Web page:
William Hamner of Albemarle County, Virginia: Fact and Fiction

William Hamner, my 7th great-grandfather, lived in Albemarle County, Virginia for most, if not all, of his life. On the one hand, it’s kind of fun to read a tax list and see Thomas Jefferson’s name on it. Yes, that Thomas Jefferson. But on the other hand, perhaps because of this proximity to notable Americans, the record has been muddled a bit. It’s a good example of why we really have to insist on real documentation before copying anything from another tree.

For example, I read in some notes posted to Ancestry that William Hamner was a “friend” of Jefferson. Well, Monticello was just up the road from William’s plantation. They may have been acquainted, or done business on occasion. But the name Jefferson does not appear on any deed or document relating to William that I have found. Nor are there any intermarriages between the family that I know of. Nothing that would have qualified them as “friends” in the 18th century sense of the word.

Also, William Hamner was a “planter” but nowhere near as wealthy as Jefferson or other well-known James River planter families. I seriously doubt they would have run in the same circles. Myth busted—until I see it in 18th century handwriting!

Many sources online also claim that William served in the Revolutionary War. Specifically, in the 4th Company, 1st Battalion, 47th Virginia Regiment. The only problem is that, according to this history of Albemarle County, this regiment was a local militia, formed in 1794, several years after William died in 1788. The William Hamner listed in this regiment was one of the elder William’s nephews. Myth busted. (However, according to what looks like properly sourced Sons of the American Revolution applications, William did supply goods to the Continental Army.)

Another likely myth is that William Hamner was the son of Nicholas Hamner. That’s a bit trickier. There were three Hamners in mid-18th century Albemarle County who lived very near each other in the area of the Hardware River. William and Robert were brothers, as proved by Robert’s mention of “my well-beloved brother William Hamner” in his 1750 will. A John Hamner who lived nearby is certainly some kind of relative, and is the right age to be brother to William and Robert.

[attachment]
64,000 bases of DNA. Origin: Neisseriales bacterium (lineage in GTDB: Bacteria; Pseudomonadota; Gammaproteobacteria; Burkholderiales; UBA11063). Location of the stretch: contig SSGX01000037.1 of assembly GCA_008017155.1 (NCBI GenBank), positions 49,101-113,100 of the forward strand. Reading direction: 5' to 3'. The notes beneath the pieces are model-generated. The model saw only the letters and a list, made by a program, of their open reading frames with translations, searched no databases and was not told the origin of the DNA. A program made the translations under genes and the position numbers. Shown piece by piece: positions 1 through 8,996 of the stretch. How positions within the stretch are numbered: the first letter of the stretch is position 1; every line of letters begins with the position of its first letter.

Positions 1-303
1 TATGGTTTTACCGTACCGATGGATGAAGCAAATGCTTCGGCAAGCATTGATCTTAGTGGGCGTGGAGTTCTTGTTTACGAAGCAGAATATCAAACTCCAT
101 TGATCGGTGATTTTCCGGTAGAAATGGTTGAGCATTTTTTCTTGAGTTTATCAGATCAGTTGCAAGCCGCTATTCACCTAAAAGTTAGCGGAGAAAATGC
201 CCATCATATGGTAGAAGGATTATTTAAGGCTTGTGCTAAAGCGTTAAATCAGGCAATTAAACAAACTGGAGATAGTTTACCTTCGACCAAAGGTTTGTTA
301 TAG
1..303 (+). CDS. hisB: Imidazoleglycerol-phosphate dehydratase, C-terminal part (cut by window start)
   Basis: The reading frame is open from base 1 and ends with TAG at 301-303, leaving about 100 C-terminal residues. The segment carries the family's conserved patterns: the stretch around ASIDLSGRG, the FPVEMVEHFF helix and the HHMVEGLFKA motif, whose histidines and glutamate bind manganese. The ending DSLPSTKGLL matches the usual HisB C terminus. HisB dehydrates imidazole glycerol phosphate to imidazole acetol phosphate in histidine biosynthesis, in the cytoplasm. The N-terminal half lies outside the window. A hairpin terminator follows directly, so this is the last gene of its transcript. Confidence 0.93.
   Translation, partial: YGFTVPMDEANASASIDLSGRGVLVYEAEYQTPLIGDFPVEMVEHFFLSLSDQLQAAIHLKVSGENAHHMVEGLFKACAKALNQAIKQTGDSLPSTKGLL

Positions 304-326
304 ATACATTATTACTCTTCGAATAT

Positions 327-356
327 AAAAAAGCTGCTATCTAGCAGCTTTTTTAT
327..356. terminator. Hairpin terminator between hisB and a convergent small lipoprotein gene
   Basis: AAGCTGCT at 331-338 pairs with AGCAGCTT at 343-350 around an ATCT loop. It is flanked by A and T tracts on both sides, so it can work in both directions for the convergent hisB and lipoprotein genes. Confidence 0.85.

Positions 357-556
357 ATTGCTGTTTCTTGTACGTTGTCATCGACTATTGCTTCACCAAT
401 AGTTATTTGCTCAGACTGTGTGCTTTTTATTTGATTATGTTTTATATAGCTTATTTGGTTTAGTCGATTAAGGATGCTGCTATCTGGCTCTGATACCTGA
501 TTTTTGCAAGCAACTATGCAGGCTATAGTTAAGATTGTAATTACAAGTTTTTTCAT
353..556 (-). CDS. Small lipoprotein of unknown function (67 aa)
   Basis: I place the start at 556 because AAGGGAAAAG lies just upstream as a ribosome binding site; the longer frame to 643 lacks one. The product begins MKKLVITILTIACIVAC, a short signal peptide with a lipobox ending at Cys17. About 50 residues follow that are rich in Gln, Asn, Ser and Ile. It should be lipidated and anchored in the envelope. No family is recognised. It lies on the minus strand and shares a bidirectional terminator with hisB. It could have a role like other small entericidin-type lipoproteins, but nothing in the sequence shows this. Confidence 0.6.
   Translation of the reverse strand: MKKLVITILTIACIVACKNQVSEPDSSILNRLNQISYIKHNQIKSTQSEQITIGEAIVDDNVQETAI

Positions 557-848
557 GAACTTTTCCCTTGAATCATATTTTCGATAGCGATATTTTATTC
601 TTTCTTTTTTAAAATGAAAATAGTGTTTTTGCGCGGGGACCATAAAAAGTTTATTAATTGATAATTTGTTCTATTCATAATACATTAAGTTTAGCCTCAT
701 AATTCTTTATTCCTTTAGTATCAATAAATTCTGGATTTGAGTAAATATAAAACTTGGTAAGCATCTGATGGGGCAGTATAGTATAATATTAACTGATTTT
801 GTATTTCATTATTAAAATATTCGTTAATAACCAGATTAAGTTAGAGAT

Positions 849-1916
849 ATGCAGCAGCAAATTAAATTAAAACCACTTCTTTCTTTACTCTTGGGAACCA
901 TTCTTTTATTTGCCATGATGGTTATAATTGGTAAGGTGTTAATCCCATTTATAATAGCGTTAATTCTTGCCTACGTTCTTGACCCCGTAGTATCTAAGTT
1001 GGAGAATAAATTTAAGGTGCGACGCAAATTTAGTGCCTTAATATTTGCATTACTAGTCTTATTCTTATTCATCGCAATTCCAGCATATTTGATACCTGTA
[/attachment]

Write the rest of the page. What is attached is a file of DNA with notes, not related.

However, while many family trees state that these were all sons of Nicholas Hamner of York County, Virginia, I have yet to see any actual sources confirming this theory. They may exist, but I haven’t seen the citations. There is another Nicholas Hamner, a son of Robert Hamner who is named in Robert’s will. He is the logical candidate for being the Nicholas Hamner who signed the Albemarle Oath of Allegiance in 1777. For some reason, a few researchers have decided that this is his grandfather, also Nicholas. But there is no record that I can find of this older Nicholas ever having lived in Albemarle County!

Because of the Revolutionary connection, I checked the Daughters of the American Revolution ancestor roll for Hamners. This confirmed my doubts about the Nicholas Hamner connection.

Nicholas Hamner DAR

Nicholas and William Hamner DAR

I am therefore changing Nicholas the elder to “Unknown Hamner” in my tree, and placing John Hamner as a probable brother to William and Robert.

So, what do I know about William Hamner?

His wife was Mary Elizabeth Henley, daughter of Leonard Henley. This is proven by an 1813 court case in which two of her sons claim an inheritance from their grandfather.

His children, as named in his will, were Susanna (my ancestor), Samuel, Turner, Henley, Richardson, Jeremiah, Elizabeth, Molly, Rebecca, and Mildred.

He was well-off, owning many hundred of acres on the Hardware River, and other tracts on nearby Totier Creek. I’ve documented these deeds on my public Ancestry tree (My Combined Family Tree 2020) for anyone who wants to look them up.

The plantation on which William lived, at least in 1778, was on Totier Creek. It is mentioned in a deed as being on Little Totier Creek and bounded by that creek, Great Totier Creek, and the “old courthouse road,” presumably the road from nearby Scottsville to Charlottesville, now Route 20. This places the plantation as in or near the communities of Keene or Brownton, southeast of Charlottesville.

William held quite a few slaves, but was in the habit of undercounting them to the tax man. He never reported more than four slaves on the tax lists, but there are 10 named in his 1787 will (Kate, Nan, Jack, Sarah, Reubin, Toby, Phillis, Hannah, Dinah, Molando,and Easter) plus several mentions of un-named enslaved children.

Despite holding so many slaves, William did not appear to buy and sell very many. Or at least if he did, he kept it out of the Albemarle County deed books. I did find one mention of a woman named Jane and her child, Chiles, in a 1768 deed to his son, Samuel Hamner (Albemarle Deed Book 5, page 81).

William Hamner died before July 1788, as his will was probated in that month in Albemarle County.  For now, I am suspending my research on this line, as online resources are not complete on the counties that I need to research further. I look forward to visiting beautiful Albemarle County in the future in order to do more digging!

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